Record: 35-58, 5th in the NL Central
In a division with the Cubs, Cardinals, and Pirates, it might seem like a lost cause to try and compete this season. That brings us to the Reds.
It’s not that they didn’t try, per se, but rather, that they just don’t have all the moving parts to concoct a winning team while in the middle of a rebuild.
They have individual players like Adam Duvall, who has 23 home runs this season, and Billy Hamilton, who has 27 stolen bases, who can keep the team moving towards a win here and there. But as a whole? It’s been less than satisfactory.
Ever since the Reds last made it into the postseason in 2013—if you count the Wild Card playoff game as a postseason game—they have been consistently under .500. This season is no different.
Cincinnati has been selling veterans for a year, with Johnny Cueto, Mike Leake, Marlon Byrd, Todd Frazier and Aroldis Chapman leaving town. That leaves the Reds with expendable veterans like Jay Bruce, Brandon Phillips (who blocked two deals last winter due to his no-trade clause), and Zack Cozart, who all could be dealt this month.
Are they buyers or sellers?
Sellers, but as it stands, they’re a bit inactive. The problem here is that they don’t really have many players to trade. The team, as a whole, is batting .238/.298/.397has a collective 5.39 ERA. Even Jay Bruce is just hitting .264/.317/.529, though he has 18 home runs and 64 RBI.
If they do intend to sell, they won’t be selling much. It’s not that they can’t, it’s just that they might not have the trade chips to let go. A lot of veteran players have already come and gone for the Reds, such Cueto, who was dealt to the Royals, and free Aroldis Chapman, who was traded to the Yankees. Bruce is one of the last veterans left on the team, and it just might be that his time with the Reds is coming to an end.
Who could they trade?
Bruce is the obvious answer, and may be the major-leaguer most likely to be dealt before the deadline. Cincinnati came close to moving Bruce to the Mets at the deadline last year, and then had a deal agreed upon with the Blue Jays during spring training that fell apart. Bruce spoke to our Chris Cotillo at the All-Star Game, saying that it “definitely will not surprise [him]” if a deal is completed. Bruce has already been linked to the Jays, Orioles, Nationals, Dodgers, Indians, Blue Jays, Rangers and Giants.
The Blue Jays are looking for outfield depth, which puzzles our Michael Bradburn considering they seem to have that depth. The Indians, on the other hand, really need that outfield depth, so it would make sense for Cleveland to trade for Bruce. And though the Nationals might have depth coming from their farm system, they are very much buyers looking to win the NL East. Bruce, though, has a no-trade clause that allows him to nix any deals to the Yankees, Red Sox, Athletics, Rays, Marlins, Twins, Indians and Diamondbacks, though Jon Heyman reports that Bruce is willing to waive that right for the chance to play for a contender.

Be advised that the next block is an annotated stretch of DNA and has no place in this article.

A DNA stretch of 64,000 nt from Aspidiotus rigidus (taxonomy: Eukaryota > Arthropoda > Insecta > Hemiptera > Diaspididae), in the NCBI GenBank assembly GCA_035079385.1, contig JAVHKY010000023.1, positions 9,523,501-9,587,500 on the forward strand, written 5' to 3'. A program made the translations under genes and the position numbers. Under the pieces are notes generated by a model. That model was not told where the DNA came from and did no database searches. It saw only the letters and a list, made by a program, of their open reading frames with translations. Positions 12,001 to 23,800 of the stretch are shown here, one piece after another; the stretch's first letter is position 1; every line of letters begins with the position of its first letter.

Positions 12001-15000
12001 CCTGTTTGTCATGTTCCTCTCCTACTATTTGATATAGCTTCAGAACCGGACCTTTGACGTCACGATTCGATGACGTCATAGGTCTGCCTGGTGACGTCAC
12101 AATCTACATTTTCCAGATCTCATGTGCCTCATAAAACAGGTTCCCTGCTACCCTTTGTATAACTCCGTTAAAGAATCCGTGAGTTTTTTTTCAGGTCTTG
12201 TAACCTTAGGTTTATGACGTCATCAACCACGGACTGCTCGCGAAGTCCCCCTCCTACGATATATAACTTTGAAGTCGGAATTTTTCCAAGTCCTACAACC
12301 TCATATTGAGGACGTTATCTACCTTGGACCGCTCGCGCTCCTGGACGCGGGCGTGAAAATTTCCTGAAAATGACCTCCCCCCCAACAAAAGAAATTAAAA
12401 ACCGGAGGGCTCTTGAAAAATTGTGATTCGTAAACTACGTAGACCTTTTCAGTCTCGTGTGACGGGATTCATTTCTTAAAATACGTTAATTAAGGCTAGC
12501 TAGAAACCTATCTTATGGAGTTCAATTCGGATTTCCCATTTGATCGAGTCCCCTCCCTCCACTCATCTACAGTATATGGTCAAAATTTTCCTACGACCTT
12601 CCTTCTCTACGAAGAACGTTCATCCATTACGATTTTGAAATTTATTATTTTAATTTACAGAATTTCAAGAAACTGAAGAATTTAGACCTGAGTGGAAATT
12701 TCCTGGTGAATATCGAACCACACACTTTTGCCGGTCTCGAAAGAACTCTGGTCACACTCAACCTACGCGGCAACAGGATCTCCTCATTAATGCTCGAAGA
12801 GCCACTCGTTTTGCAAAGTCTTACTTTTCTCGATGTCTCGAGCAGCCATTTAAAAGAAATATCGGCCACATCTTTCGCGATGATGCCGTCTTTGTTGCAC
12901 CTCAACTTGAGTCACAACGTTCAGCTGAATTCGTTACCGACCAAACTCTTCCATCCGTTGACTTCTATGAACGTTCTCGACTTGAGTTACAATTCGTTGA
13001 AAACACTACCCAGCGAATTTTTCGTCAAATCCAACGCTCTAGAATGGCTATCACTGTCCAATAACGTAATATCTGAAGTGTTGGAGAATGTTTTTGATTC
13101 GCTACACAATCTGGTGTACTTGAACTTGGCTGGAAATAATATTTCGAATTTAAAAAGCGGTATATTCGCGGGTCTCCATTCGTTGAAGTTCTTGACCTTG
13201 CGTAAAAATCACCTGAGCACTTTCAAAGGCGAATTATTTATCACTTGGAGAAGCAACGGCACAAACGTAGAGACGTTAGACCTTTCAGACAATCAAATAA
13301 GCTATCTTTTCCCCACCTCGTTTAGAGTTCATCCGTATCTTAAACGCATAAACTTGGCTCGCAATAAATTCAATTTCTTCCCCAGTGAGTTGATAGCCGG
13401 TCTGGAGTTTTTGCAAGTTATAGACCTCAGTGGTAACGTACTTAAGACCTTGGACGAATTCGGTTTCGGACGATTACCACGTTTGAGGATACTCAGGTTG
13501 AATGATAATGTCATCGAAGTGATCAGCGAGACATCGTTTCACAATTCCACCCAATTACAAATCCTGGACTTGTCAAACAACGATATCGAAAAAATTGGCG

Phillips could be moved, but has a full no-trade clause that he used to block deals to Arizona and Washington over the winter. Cozart, who is controllable through next season, would likely draw interest as well.
With the market for starting pitching so weak this summer, Yahoo! Sports Jeff Passan suggested that the Reds make Anthony DeSclafini available due to his strong performance so far this season and the fact he is under control for four seasons. Though that seems to be a less than likely possibility, Cincinnati could make relievers Ross Ohlendorf and Blake Wood available for teams looking for low-cost pen additions.
Bruce will likely get dealt at the deadline, if not before then. At this point, there’s really no reason for the Reds to keep him, especially if they are in the midst of a rebuild.
It’s also hard to try and compete for the NL Central coming from a 32-57 record at the All-Star Break. Stranger things have happened, yes, but that doesn’t mean it can or will happen.
What the Reds will get in return for Bruce is the question, though, and it probably won’t be a major-league player. Instead, the team will likely get a couple of near- major-league ready prospects and some who are waiting in the wings for a call-up. From there, the Reds can start to move toward making the postseason once again.
But for now, well, they’ve got some talent in the farm system that doesn’t make it impossible for them to compete within three years. They just need to keep cutting bait and developing new star players who will be the faces of the franchise for the future.